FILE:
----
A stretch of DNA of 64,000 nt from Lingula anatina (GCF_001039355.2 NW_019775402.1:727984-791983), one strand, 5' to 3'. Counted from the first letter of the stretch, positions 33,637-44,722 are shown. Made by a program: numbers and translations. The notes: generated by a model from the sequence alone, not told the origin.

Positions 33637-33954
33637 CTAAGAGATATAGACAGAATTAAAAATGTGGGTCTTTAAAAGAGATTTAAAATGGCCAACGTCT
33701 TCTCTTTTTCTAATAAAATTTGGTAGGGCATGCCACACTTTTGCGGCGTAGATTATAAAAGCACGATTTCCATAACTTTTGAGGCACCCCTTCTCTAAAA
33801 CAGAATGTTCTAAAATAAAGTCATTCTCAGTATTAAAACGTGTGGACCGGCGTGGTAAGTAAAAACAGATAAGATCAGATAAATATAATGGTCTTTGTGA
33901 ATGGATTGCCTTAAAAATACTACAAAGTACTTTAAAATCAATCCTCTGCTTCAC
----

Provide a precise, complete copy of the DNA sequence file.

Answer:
A stretch of DNA of 64,000 nt from Lingula anatina (GCF_001039355.2 NW_019775402.1:727984-791983), one strand, 5' to 3'. Counted from the first letter of the stretch, positions 33,637-44,722 are shown. Made by a program: numbers and translations. The notes: generated by a model from the sequence alone, not told the origin.

Positions 33637-33954
33637 CTAAGAGATATAGACAGAATTAAAAATGTGGGTCTTTAAAAGAGATTTAAAATGGCCAACGTCT
33701 TCTCTTTTTCTAATAAAATTTGGTAGGGCATGCCACACTTTTGCGGCGTAGATTATAAAAGCACGATTTCCATAACTTTTGAGGCACCCCTTCTCTAAAA
33801 CAGAATGTTCTAAAATAAAGTCATTCTCAGTATTAAAACGTGTGGACCGGCGTGGTAAGTAAAAACAGATAAGATCAGATAAATATAATGGTCTTTGTGA
33901 ATGGATTGCCTTAAAAATACTACAAAGTACTTTAAAATCAATCCTCTGCTTCAC